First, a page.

Half a Europe Away – A special report for New Eastern Europe on German youth attitudes toward Eastern Europe by Mathew Shearman, Berlin-based editor of Europe & Me.
All along the horizon, Europe is changing in ever more manic fluctuations. Economists are fixated on the southern states, watching the crumbling fringes of the Eurozone in Greece; or looking for fresh signs of the breakup of the euro in Spain and Portugal. Young Germans have begun dealing with the realisation that Germany has returned to the focal point, and will be the largest European stakeholder for the foreseeable future. And looking East, to other states as young as themselves, young Germans are also trying to comprehend how the newer European states will influence the ever-changing dynamics of the European Union.
When Radosław Sikorski, the Polish Minister of Foreign Affairs, spoke in Berlin last November, he provocatively stated that he feared “German power less than German inactivity”. In doing so, he inverted the normal response to the perpetual “German question” of whether Germany remains an economic and political power. This radical departure from traditional Eastern European narratives was received with muted applause, followed by a continuing self-reflection on how the influences in European politics are changing.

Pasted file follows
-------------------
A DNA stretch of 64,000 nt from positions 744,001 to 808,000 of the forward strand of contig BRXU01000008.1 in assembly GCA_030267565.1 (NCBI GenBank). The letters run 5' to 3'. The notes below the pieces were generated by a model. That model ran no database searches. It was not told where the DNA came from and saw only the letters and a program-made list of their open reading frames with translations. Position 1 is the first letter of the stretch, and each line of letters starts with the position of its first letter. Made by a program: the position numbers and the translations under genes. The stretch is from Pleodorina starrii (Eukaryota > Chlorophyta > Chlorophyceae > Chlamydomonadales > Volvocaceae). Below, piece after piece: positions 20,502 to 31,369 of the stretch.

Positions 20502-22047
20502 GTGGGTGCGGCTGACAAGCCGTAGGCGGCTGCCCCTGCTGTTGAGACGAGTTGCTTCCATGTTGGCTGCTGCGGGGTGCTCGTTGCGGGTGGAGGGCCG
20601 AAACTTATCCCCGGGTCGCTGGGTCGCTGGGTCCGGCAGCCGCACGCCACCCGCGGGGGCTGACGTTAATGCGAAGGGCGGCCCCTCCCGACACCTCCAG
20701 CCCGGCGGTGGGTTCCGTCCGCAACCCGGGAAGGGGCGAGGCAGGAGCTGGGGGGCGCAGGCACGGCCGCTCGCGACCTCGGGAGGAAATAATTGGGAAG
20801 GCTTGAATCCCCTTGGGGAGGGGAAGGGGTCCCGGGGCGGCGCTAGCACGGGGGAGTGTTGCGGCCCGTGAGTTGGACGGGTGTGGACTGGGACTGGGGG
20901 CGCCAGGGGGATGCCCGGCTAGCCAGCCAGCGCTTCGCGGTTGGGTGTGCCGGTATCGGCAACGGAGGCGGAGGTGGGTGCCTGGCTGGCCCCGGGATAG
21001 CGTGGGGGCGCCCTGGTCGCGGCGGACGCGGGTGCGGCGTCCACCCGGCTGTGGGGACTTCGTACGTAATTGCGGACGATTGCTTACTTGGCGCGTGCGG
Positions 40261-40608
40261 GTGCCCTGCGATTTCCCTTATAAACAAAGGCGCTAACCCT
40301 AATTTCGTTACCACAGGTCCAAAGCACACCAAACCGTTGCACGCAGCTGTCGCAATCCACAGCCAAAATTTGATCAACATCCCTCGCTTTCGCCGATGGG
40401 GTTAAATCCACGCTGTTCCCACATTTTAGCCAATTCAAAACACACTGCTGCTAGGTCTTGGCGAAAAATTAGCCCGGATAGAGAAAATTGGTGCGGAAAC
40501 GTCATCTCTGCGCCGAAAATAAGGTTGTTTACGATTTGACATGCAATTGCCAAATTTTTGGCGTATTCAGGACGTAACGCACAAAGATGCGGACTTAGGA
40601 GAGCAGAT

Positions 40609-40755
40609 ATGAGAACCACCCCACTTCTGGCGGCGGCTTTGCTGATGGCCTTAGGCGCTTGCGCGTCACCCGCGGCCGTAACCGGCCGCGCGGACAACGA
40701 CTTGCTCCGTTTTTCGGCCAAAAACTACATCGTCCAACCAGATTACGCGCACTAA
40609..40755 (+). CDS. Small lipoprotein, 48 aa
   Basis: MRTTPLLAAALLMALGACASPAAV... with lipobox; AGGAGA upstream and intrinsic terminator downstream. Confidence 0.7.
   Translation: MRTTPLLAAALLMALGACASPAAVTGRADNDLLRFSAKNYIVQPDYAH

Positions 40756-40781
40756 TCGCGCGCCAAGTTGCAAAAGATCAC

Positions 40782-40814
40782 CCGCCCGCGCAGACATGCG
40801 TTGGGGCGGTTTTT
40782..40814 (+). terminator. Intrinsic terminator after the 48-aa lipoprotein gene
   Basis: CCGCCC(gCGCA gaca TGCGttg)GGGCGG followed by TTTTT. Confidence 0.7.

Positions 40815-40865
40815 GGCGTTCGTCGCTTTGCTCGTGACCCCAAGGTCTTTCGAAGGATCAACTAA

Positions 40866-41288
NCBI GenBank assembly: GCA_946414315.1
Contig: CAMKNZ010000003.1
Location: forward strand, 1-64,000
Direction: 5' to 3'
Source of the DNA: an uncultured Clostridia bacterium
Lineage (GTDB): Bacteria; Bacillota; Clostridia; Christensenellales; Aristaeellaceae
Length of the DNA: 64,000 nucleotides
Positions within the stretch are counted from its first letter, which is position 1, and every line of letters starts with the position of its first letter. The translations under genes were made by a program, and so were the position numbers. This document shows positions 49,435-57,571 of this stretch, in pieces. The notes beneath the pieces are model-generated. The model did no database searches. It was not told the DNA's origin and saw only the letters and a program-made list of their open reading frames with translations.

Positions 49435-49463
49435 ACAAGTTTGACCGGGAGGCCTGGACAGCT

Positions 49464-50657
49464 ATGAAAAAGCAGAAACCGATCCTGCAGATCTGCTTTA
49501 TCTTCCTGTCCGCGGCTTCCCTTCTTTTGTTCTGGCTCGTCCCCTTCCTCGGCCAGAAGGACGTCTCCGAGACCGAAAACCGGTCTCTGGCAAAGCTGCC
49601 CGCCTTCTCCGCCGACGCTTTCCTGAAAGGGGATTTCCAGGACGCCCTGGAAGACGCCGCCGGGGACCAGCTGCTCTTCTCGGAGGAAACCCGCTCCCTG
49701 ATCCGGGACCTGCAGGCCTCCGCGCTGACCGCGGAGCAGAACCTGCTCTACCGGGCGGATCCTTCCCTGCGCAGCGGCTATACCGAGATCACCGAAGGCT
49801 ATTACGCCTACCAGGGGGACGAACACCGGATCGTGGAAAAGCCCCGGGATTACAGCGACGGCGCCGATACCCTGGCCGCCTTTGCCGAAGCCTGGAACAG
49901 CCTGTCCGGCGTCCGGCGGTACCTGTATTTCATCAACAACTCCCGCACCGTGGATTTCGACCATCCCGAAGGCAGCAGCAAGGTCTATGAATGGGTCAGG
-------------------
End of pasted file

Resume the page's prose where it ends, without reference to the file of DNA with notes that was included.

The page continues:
Coming at a time where Germany and its young generation, in particular, are searching for a clear direction in Europe, Sikorski's belligerency over German engagement in Europe was not wholeheartedly welcomed
To read the full article: https://www.neweasterneurope.eu/node/330